The Gilbane Advisor

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Category: SharePoint (page 1 of 4)

Collaboration, Convergence and Adoption

Here we are, half way through 2011, and on track for a banner year in the adoption of enterprise search, text mining/text analytics, and their integration with collaborative content platforms. You might ask for evidence; what I can offer is anecdotal observations. Others track industry growth in terms of dollars spent but that makes me leery when, over the past half dozen years, there has been so much disappointment expressed with the failures of legacy software applications to deliver satisfactory results. My antenna tells me we are on the cusp of expectations beginning to match reality as enterprises are finding better ways to select, procure, implement, and deploy applications that meet business needs.

What follows are my happy observations, after attending the 2011 Enterprise Search Summit in New York and 2011 Text Analytics Summit in Boston. Other inputs for me continue to be a varied reading list of information industry publications, business news, vendor press releases and web presentations, and blogs, plus conversations with clients and software vendors. While this blog is normally focused on enterprise search, experiencing and following content management technologies, and system integration tools contribute valuable insights into all applications that contribute to search successes and frustrations.

Collaboration tools and platforms gained early traction in the 1990s as technology offerings to the knowledge management crowd. The idea was that teams and workgroups needed ways to share knowledge through contribution of work products (documents) to “places” for all to view. Document management systems inserted themselves into the landscape for managing the development of work products (creating, editing, collaborative editing, etc.). However, collaboration spaces and document editing and version control activities remained applications more apart than synchronized.

The collaboration space has been redefined largely because SharePoint now dominates current discussions about collaboration platforms and activities. While early collaboration platforms were carefully structured to provide a thoughtfully bounded environment for sharing content, their lack of provision for idiosyncratic and often necessary workflows probably limited market dominance.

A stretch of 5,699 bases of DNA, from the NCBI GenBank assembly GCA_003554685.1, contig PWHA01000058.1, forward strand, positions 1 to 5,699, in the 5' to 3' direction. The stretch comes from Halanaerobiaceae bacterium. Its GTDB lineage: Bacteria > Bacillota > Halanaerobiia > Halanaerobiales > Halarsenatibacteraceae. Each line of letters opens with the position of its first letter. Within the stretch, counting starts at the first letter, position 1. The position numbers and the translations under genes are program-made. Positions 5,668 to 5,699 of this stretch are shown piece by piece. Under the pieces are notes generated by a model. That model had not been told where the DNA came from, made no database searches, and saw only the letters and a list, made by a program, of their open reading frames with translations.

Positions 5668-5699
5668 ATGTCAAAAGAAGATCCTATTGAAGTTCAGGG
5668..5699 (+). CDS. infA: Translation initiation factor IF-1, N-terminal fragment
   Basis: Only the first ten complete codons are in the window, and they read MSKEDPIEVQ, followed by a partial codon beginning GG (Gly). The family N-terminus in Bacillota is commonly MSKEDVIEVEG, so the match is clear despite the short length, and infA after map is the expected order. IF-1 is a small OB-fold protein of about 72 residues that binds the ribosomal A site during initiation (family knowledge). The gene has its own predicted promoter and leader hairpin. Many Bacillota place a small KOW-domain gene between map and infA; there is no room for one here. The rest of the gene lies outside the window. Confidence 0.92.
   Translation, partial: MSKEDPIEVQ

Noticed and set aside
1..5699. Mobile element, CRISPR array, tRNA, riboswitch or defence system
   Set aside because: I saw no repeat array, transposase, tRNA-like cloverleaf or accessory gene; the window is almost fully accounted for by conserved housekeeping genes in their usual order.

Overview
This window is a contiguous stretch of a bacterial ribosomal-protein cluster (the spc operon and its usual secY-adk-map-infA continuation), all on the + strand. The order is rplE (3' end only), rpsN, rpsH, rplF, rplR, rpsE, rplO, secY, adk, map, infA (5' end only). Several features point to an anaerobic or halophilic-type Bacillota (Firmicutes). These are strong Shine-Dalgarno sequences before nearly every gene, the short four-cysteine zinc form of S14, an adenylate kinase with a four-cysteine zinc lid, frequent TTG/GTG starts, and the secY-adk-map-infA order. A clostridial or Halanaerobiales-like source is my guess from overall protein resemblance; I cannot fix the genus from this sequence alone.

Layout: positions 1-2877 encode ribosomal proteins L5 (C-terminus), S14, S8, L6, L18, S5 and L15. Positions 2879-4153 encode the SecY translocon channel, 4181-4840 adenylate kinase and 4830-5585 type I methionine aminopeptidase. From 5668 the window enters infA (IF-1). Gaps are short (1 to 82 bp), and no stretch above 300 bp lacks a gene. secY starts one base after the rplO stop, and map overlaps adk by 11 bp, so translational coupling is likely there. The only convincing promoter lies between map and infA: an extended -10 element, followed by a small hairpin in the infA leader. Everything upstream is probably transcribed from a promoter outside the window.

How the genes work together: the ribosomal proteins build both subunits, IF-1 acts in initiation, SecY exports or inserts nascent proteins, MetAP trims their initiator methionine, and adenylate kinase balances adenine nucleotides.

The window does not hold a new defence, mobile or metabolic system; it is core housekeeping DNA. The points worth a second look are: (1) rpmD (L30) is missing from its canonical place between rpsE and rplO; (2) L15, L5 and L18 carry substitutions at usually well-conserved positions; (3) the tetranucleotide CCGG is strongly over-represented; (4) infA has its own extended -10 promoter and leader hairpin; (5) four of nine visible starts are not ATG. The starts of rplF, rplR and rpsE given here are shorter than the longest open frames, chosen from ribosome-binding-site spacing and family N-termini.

SharePoint changed the conversation to one of build-it-to-do-anything-you-want-the way-you-want (BITDAYWTWYW). What IT clearly wants is single vendor architecture that delivers content creation, management, collaboration, and search. What end-users want is workflow efficiency and reliable search results. This introduces another level of collaborative imperative, since the BITDAYWTWYW model requires expertise that few enterprise IT support people carry and fewer end-users would trust to their IT departments. So, third-party developers or software offerings become the collaborative option. SharePoint is not the only collaboration software but, because of its dominance, a large second tier of partner vendors is turning SharePoint adopters on to its potential. Collaboration of this type in the marketplace is ramping wildly.

Convergence of technologies and companies is on the rise, as well. The non-Microsoft platform companies, OpenText, Oracle, and IBM are placing their strategies on tightly integrating their solid cache of acquired mature products. These acquisitions have plugged gaps in text mining, analytics, and vocabulary management areas. Google and Autonomy are also entering this territory although they are still short on the maturity model. The convergence of document management, electronic content management, text and data mining, analytics, e-discovery, a variety of semantic tools, and search technologies are shoring up the “big-platform” vendors to deal with “big-data.”

Sitting on the periphery is the open source movement. It is finding ways to alternatively collaborate with the dominant commercial players, disrupt select application niches (e. g. WCM ), and contribute solutions where neither the SharePoint model nor the big platform, tightly integrated models can win easy adoption. Lucene/Solr is finding acceptance in the government and non-profit sectors but also appeal to SMBs.

All of these factors were actively on display at the two meetings but the most encouraging outcomes that I observed were:

  • Rise in attendance at both meetings
  • More knowledgeable and experienced attendees
  • Significant increase in end-user presentations

The latter brings me back to the adoption issue. Enterprises, which previously sent people to learn about technologies and products to earlier meetings, are now in the implementation and deployment stages. Thus, they are now able to contribute presentations with real experience and commentary about products. Presenters are commenting on adoption issues, usability, governance, successful practices and pitfalls or unresolved issues.

Adoption is what will drive product improvements in the marketplace because experienced adopters are speaking out on their activities. Public presentations of user experiences can and should establish expectations for better tools, better vendor relationship experiences, more collaboration among products and ultimately, reduced complexity in the implementation and deployment of products.

Open Text Launches Full Service Offering For Enterprise-wide Deployment of SharePoint 2010; Acquires Burntsand